Historically, books, especially children’s books, have been filled with female characters playing the damsel in distress. Think of all of the fairy tale stories that are traditionally read to children at bedtime- the Cinderellas and the Rapunzels, always the prey of an evil queen or wicked witch, and always saved by a handsome prince charming. As a result of these stories, little girls all around the world are taught that talking to birds and squirrels is normal, and that true love’s kiss is the ultimate salvation. Luckily, these traditional stories have largely been regarded as out-of-date, both because of the restrictive example they set for young girls and because of the villanization of powerful women as snarl-toothed, long-nosed wicked witches and evil queens.
Of course, I believe that the dreams of little girls around the world should not be limited to true love’s kiss and Prince Charming. I also believe that there are not merely two types of female in the world- the princesses and the wicked witches. However, while I am okay with decreasing the amount of books that revolve around princesses and princes, I have a hard time totally erasing evil queens and wicked witches from the narrative. My reasoning is as follows: Is it really always necessary for women to be altruistic in their endeavors? Why is it so taboo for a woman to be strong, independent, and powerful, if not a little cruel-hearted? It’s normal if men are, after all. If we are to totally eradicate female villains, then we are only reinforcing the gender norms of women to be selfless, and upholding the patriarchal mirroring of women focusing their existence on others, rather than themselves.
If we are to increase the amount of female villains in literature, there are a few caveats:
- We must begin to view female villains less as villains, and more as anti-heroes. Take Goneril and Regan from King Lear, for example: if we viewed these two sisters as villains, we’d be missing out on much of their characters’ substance. However, if we view them as anti-heroes, central characters who lack conventional heroic and altruistic attributes, we open doors to analyze them as developed and complex characters. Rather than merely viewing them as power-hungry and evil, we can see that they are extremely calculated and witty women who are able to unhinge (and rehinge) the social framework to flip the gender binary and gain power. They began the play with very limited power, but by understanding the weaknesses of those conforming to power binaries, they quickly became the puppet masters controlling those who had once been considered superior to them. If you can empathize with Cordelia, who is a much more conventional heroine than her sisters, you must also be open to empathizing with Goneril and Regan, who have just as complex of an arc.
- Furthermore, it is important to understand that when I call for more female villains, I do not necessarily mean that we need more of the traditional female villains, such as the wicked witch/evil queen stereotype, or the more recent addition to the list, the femme fatale. Female villains (anti-heroes) cannot be boxed into categories because of their appearances. Not all independent and powerful women are green with long noses and pointed caps. While some very possibly might be, most women with these characteristics are normal people. It isn’t a woman’s looks that make her who she is, it is her wits, confidence, drive, and values. In order to continue having a platform for non-altruistic women vying for power, we must separate the woman from her appearance.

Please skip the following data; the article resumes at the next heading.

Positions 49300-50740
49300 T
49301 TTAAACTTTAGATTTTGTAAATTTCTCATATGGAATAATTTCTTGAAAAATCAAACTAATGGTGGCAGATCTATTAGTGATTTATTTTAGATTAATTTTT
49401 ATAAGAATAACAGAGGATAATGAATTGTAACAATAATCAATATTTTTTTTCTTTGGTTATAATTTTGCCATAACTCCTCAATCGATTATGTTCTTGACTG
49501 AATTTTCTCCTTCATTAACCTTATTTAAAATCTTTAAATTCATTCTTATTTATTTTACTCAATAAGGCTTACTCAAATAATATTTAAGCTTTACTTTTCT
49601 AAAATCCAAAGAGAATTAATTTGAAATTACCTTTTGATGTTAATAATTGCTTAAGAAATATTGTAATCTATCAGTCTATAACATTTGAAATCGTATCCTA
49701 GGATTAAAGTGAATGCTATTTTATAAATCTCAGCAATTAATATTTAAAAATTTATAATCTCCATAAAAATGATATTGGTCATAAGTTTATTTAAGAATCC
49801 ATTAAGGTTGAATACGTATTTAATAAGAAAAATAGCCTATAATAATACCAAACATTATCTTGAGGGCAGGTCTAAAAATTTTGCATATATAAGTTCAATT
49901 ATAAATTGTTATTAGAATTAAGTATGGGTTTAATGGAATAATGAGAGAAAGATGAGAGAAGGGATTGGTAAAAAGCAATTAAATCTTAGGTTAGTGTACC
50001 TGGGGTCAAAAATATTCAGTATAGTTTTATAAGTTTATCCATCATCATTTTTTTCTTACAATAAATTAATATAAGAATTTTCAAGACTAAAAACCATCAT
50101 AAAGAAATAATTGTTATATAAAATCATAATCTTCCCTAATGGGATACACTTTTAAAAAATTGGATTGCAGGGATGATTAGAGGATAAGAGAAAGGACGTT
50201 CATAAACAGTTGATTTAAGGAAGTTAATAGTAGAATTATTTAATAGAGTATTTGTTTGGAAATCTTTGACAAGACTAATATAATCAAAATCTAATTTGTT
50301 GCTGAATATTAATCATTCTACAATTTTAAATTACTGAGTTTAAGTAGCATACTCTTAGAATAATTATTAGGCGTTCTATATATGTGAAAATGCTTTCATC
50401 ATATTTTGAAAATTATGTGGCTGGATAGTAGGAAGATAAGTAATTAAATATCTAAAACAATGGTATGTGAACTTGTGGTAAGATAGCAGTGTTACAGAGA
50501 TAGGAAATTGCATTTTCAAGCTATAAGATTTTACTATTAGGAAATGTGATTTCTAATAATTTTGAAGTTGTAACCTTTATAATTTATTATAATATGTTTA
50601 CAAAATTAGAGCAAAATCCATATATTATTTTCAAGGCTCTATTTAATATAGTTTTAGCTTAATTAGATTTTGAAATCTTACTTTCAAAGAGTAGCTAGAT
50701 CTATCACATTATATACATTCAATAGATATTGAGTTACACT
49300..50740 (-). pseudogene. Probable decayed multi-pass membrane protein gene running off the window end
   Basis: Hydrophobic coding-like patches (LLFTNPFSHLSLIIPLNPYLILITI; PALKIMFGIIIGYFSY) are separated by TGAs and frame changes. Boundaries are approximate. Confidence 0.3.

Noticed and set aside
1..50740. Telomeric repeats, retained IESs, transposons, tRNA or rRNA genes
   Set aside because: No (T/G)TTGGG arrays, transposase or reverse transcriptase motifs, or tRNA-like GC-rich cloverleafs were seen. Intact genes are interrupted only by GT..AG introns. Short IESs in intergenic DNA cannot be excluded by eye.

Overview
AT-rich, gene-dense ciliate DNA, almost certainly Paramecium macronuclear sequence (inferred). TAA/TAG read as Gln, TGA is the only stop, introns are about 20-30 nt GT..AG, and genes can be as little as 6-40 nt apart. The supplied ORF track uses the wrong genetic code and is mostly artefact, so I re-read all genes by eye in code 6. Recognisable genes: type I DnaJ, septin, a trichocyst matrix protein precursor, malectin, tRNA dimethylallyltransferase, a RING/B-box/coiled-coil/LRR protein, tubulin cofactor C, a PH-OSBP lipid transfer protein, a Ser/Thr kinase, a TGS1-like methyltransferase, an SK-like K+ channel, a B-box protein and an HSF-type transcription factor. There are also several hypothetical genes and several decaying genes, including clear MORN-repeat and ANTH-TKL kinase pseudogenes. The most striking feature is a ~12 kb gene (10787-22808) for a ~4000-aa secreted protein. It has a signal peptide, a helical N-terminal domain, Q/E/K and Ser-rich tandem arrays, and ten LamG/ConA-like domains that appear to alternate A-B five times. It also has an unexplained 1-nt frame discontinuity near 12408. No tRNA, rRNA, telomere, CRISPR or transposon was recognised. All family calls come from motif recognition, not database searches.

- Finally, we need to have more female villains prevail! Why should so much potential go to waste, time and time again? Again drawing from Shakespeare’s King Lear, the play’s two primary female characters, Goneril and Regan, were killed off before they could even truly gain the power that they had won. Their fight to shatter the male dominance of society was wasted with their untimely deaths. While some might believe that Regan and Goneril would not have been any better in power than a man, due to their cruelty, and thus are better off dead, I find this argument hard to believe. Who is to say that the sisters wouldn’t have changed the system from the inside, once they acquired power? If they were smart enough to nearly overthrow the entire framework of a society, surely they could have been smart enough to merely use cruelty and savagery as a tool, knowing that it had worked in the hands of the men before them. Why root against women whose acquisition of power sets a new norm for girls and women everywhere, that it is possible for a woman to have power?
In my opinion, female villains are the best type of villains. This is because female villains are feminists working against the patriarchy, rather than with it. Beneath the seemingly cruel surface lies their motivation- a justified bitterness towards the patriarchal system which has time and time again oppressed independent and power-seeking women. While ultimately it is necessary to destroy the underpinnings of patriarchy, which lie in the core values of what it means to be a good leader, in the meantime it is vital for women to have leadership positions. It is impossible to put an end to male dominance, male centeredness, and male identification, the roots of patriarchy, if women are never in power. Therefore, it is important to celebrate and uplift the female villains who represent the driven and power-hungry women out there, unwilling to patiently wait their turn for the spotlight.